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the Lonely Altar

I don't play "games", I play MMORPGs! This is where I talk about them!

Author: Tierless

Rant: Travel Time

Posted by Paragus1 Saturday June 9 2007 at 3:03PM
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Rant: Travel Time

When word comes of a new game going into open Beta or hitting retail, one of the most important questions to this old gamer is how large is the world?   World size is very important for the fact that a larger world will hold attention longer.    The bigger the world is, the more there is to see and do.  That epic feel of a large world really comes down to one thing, travel time.

World builders will literally spend months and years trying to design the worlds of tomorrow which will eventually become our virtual playgrounds.    What usually can end up happening though, is that all the hard work of these world builders can be flushed down the toilet due to how travel is introduced.  The real world we live in is pretty large, but perception of its size has been altered greatly in the last century due to the invention of faster forms of travel like cars and air travel.  The same goes for MMOs.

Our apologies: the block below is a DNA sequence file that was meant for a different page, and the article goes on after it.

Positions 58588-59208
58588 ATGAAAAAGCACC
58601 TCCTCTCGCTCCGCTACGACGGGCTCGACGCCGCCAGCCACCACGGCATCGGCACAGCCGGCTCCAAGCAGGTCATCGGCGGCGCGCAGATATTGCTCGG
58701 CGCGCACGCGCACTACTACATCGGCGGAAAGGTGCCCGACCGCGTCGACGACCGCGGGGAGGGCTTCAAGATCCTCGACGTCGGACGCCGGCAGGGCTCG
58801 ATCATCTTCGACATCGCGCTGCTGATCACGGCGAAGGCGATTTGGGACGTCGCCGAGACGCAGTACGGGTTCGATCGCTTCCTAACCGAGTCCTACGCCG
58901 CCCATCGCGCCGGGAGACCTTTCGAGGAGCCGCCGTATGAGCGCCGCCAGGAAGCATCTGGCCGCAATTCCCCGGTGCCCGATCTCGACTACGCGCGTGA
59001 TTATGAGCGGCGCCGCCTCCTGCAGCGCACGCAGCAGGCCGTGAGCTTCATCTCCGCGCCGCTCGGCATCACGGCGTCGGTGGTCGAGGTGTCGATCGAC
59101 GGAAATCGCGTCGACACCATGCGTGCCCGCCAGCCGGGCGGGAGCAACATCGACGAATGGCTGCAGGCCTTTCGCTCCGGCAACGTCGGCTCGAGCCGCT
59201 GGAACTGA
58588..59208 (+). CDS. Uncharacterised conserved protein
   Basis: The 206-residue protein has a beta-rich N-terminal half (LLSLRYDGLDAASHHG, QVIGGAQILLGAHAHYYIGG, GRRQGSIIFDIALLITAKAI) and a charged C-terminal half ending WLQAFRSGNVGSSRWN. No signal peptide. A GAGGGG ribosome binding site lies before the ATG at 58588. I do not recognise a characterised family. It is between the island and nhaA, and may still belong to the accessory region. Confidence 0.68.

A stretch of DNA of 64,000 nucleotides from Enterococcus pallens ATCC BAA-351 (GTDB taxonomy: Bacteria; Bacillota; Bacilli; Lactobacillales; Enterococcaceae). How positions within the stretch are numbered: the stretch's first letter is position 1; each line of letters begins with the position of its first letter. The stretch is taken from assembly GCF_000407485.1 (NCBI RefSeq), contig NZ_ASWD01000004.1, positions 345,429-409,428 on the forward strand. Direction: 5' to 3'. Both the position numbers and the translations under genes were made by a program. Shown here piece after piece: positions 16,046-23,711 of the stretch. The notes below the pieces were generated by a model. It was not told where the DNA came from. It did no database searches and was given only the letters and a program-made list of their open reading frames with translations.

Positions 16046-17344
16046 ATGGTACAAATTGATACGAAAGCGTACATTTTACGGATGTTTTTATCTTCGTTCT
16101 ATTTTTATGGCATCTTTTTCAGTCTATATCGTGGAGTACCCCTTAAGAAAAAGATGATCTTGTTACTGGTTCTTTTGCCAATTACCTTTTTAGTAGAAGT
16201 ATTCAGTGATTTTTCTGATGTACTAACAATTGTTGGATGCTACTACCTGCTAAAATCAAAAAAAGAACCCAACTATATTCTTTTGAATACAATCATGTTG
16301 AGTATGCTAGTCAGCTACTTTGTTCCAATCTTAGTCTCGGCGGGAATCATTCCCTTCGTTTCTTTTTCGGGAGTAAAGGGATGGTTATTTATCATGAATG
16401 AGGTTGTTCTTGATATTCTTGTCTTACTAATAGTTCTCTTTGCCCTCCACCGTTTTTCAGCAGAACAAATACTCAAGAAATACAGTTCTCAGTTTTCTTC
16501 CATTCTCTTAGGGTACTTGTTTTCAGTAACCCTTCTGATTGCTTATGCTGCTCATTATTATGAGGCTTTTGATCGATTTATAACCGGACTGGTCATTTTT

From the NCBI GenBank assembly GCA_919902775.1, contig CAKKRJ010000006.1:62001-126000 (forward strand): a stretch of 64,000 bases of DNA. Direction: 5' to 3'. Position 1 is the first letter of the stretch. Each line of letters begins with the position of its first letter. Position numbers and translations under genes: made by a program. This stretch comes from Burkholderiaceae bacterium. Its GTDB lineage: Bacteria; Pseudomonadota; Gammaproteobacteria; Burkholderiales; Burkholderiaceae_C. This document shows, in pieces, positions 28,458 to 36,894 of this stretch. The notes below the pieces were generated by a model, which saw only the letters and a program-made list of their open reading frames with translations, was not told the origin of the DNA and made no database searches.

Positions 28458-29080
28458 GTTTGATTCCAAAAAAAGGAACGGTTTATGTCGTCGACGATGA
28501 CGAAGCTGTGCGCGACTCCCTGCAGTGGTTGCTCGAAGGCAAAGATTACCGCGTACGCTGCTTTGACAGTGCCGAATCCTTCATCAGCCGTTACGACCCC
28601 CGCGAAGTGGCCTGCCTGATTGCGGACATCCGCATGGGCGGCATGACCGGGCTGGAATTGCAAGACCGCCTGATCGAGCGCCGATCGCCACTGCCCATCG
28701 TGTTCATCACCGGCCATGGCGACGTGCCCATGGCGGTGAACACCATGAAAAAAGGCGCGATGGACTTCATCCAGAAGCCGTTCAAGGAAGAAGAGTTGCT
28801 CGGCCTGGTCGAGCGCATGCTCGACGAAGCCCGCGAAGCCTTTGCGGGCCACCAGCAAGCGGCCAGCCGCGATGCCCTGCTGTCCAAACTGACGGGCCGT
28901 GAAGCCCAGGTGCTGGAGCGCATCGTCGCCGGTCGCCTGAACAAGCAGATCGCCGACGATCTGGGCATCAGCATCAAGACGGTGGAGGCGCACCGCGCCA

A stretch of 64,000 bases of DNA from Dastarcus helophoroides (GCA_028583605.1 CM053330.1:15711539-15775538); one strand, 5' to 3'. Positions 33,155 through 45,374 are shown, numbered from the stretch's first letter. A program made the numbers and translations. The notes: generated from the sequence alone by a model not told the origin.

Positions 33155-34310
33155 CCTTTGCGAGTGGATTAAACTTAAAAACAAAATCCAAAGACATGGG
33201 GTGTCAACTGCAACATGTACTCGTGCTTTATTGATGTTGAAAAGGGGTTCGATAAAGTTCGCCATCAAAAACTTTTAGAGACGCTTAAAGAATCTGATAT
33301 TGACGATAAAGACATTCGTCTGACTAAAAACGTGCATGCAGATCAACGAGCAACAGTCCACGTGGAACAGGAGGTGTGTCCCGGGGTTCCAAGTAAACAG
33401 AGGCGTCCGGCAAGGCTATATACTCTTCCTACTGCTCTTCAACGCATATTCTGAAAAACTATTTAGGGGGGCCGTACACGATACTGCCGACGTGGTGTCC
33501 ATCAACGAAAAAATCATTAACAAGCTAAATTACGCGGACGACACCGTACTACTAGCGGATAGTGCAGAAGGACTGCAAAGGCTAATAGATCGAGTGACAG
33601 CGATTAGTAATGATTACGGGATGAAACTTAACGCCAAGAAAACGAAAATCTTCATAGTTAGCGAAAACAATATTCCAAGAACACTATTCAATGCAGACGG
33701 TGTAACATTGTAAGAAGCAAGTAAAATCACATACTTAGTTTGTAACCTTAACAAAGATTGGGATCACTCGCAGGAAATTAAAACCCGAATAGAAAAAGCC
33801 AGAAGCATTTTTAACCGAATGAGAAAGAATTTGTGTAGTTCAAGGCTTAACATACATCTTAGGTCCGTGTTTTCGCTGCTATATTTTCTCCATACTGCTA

For the most part the virtual worlds are large, but the perception of these worlds has been seriously marginalized due to the fact that developers are making it overly easy to get from one side of the world to the other.  When we think of the epic quests and adventures of high fantasy, we must remember that the journey is half of the adventure.  Killing the mighty dragon if he is living in a 2 minute walk from town doesn't quite seem as epic as the dragon who lives in a far off land inside a volcano somewhere.

The way it was...